Hey there! Did you miss me! I know I’ve been MIA for quite a while now. But I have a good excuse…I’ve been in London! (London, England, not London, KY as so many of my co-workers seemed to think when I told them…not making the leap to leaving the country.) There will be more on that later when I have time to go through all my convention notes…and breathe. For today I just wanted to share something with you that I’ve been learning, slowly, for the last several years that’s really come into focus over the summer.
Everything starts out as a seed.
Have you ever seen a seed? They’re tiny. (Unless you’re planting a palm tree.) And you sow about ten times as many as you need. Ever seen a dandelion? A dandelion has between 40-100 seeds. As annoying as they can be when they crop up in the front yard, imagine how much worse it would be if every seed became a flower!
Life is like that too. Every book you write, every blog you start, every event you go to, every person you meet is a seed. Some of them will take root and grow strong and tall, but many, many of them won’t. And that’s okay. That’s life. Success will come in its time.
Everything starts as somebody’s crazy, impossible idea.
A few weeks ago I attended the Hugo Award Ceremony in person and had the privilege of seeing Cory Doctorow dress in a red cape and goggles. The Hugos are one of the biggest awards in the science fiction and fantasy community, and one of the longest running, dating back to the fifties. The original winners were writers like Robery A. Heinlein, and Ray Bradbury. Now they go to writers like Joss Whedon and Neil Gaiman. Winning a Hugo is kind of a big deal.
Asimov talks about winning his first Hugo in his autobiography “I, Asimov.” He was touched and honored, but his description of the ceremony makes it sound like a bunch of mutual friends invented the award as an excuse to pat each other’s backs. He didn’t expect it to ever become a big deal, and he openly expressed his skepticism that the world would ever catch on to scifi.
I think he would be very surprised today to get up on stage and see the 7-10 thousand people who appear in person to watch the Hugos, and countless others who view remotely (as I did last year).
Everybody starts out as nobody.
We were talking the other day at dinner about all the great scientists and inventors who were born to poor parents, couldn’t afford a proper education, and skyrocketed to success by sheer chance–or died in poverty and obscurity only to rise to success after their deaths. Nobody knows where geniuses come from, how to create them, or who the next one will be. Education doesn’t make a difference. Social status doesn’t make a difference. Financial stability doesn’t make a difference. It could be anyone. It could be you.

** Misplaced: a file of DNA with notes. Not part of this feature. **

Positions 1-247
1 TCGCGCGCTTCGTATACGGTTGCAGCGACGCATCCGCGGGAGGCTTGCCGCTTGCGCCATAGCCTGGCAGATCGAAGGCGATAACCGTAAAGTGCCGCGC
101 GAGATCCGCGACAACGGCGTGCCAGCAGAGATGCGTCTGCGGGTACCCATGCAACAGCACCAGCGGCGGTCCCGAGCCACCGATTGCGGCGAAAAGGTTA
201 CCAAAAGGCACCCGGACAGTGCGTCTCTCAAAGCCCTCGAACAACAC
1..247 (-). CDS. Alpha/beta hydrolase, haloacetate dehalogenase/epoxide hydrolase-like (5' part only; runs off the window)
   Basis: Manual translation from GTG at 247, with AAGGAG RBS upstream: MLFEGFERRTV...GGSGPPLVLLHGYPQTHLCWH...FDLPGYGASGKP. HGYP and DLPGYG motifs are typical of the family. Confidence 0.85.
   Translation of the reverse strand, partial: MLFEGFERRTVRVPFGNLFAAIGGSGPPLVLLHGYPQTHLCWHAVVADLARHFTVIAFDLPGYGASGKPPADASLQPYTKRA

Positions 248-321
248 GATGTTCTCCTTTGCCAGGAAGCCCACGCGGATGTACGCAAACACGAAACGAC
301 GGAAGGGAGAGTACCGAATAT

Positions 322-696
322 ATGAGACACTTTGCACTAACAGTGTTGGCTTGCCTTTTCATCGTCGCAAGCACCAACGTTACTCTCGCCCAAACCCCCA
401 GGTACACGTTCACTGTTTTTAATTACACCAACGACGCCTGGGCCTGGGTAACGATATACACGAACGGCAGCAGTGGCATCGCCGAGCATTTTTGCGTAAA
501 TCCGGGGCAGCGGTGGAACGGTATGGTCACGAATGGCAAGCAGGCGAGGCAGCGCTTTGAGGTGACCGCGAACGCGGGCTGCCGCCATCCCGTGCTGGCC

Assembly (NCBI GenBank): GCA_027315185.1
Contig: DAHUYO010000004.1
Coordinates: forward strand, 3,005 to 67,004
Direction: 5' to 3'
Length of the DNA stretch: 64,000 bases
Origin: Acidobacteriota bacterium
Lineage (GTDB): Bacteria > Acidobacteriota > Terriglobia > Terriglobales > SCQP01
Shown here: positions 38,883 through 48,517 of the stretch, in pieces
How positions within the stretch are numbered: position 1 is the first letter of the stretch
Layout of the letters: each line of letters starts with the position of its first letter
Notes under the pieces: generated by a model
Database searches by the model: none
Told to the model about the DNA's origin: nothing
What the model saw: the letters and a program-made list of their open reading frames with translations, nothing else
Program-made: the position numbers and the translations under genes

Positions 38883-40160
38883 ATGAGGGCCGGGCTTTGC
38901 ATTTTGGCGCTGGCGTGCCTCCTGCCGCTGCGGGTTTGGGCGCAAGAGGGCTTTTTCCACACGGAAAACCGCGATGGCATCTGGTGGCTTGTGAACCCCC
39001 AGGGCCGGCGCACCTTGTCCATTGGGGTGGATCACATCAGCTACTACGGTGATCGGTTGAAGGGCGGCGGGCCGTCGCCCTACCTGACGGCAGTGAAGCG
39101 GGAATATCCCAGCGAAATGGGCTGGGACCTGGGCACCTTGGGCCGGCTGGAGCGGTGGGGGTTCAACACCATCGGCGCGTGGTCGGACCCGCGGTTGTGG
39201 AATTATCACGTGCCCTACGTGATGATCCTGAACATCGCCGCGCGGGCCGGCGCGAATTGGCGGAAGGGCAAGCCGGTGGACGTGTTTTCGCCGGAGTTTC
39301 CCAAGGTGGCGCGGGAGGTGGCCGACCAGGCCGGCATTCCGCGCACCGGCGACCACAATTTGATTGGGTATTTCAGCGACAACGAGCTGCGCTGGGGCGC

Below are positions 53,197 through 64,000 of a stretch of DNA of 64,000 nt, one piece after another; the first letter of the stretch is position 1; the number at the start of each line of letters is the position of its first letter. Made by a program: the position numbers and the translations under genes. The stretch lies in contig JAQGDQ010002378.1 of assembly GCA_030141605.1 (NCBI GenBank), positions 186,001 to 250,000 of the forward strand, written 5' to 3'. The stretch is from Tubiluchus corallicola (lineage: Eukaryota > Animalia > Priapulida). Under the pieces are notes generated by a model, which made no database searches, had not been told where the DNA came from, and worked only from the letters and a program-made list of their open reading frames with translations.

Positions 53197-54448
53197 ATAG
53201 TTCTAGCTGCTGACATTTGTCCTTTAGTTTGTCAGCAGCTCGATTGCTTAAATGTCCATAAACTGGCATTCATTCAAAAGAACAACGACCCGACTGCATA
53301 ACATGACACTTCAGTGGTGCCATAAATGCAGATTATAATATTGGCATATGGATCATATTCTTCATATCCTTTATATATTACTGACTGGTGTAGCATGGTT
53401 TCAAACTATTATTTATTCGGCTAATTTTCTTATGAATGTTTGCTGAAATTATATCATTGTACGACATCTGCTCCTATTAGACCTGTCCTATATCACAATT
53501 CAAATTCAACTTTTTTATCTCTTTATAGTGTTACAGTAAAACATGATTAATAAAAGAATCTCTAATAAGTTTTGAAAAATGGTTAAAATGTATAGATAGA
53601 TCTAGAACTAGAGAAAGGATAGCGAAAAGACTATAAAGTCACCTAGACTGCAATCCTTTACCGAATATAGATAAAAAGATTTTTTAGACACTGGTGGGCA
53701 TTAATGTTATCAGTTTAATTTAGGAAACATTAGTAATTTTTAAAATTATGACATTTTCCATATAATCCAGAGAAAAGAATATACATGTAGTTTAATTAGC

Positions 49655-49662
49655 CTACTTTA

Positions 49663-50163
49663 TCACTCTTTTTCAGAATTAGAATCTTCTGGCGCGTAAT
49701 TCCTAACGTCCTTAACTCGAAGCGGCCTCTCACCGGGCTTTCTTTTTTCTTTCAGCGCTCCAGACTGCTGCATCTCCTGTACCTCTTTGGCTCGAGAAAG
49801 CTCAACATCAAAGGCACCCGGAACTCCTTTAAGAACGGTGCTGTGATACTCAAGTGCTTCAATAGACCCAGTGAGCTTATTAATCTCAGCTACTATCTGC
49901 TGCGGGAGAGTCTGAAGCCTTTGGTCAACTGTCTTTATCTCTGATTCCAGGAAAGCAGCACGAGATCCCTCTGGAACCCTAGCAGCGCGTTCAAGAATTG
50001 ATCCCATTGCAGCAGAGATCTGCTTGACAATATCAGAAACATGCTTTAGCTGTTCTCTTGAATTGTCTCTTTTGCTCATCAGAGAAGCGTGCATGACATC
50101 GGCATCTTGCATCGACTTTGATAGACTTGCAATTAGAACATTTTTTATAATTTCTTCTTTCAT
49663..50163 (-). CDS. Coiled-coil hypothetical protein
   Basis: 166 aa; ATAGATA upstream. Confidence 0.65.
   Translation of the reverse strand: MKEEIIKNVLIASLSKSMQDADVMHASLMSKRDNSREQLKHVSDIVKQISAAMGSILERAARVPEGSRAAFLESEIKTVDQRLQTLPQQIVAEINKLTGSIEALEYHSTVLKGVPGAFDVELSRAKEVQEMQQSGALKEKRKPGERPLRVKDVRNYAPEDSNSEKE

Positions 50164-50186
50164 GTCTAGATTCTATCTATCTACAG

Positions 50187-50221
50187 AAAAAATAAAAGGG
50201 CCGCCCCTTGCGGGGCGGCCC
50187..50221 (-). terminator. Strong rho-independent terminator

Everything has potential.
Potential is like kinetic energy. It’s in everything–just waiting to be released. All it takes is a lot of hard work and a little luck. It takes dedication, perseverance, and a desire to succeed. It’s like magic–drifting around in the aether, waiting for you to reach out and seize the day. It’s there, in everything, just waiting for you to unlock it.
But it takes time. It takes a lot of time. Listening to Neil Gaiman speak one year I heard him talk about how determined he was to be a writer, and making a living writing–and how surprised he was when it actually happened. And he pointed out that it took years and years of writing and doing stuff he didn’t want to do and working towards his goal before he reached, and then exceeded, his wildest expectations.
Look at all the successful authors around you. With a few notable exceptions they’re all middle aged, or older. They’re old with their success. It wasn’t an overnight thing–but that’s good. If success only came overnight we’d all be doomed to food service jobs forever. But it comes slowly. It comes like everything in life comes–through hard work and perseverance. During my week at WorldCon I met some of my favorite authors–Cory Doctorow, David Wingrove, Simon Morden. They’re none of them famous, but they’re all successful. But they weren’t legends either. They had time to meet me, talk to me, grant me interviews, give me advice.
I look at them, and I say to myself–in ten or twenty years, that’s where I want to be.
I’m not there yet. So obviously I’m not an expert and I can’t guarantee that this is true. But it’s a strong hunch–one that I believe in and am willing to stake my life’s career on.
Not all seeds germinate. Once germinated, not all of them survive to adulthood. Once grown, not all of them stand out and become something unique. But a few become trees–noble of stature, and admired by the world. But all of them–duds, bad ideas, good crops, and bestsellers start out in the same ignoble, insignificant way. They all look the same–and who can tell which one is which?
The stuff of legends is born in a stable, raised by a carpenter, and hanged as a criminal.
It is rarely given the prophecy-filled and destiny-promised history we authors so often give our heroes.
The stuff of legends often doesn’t know it’s happening until it’s over, and sometimes, perhaps, it never knows at all.
Everything starts out as a seed. Plant yours–it could be the next redwood.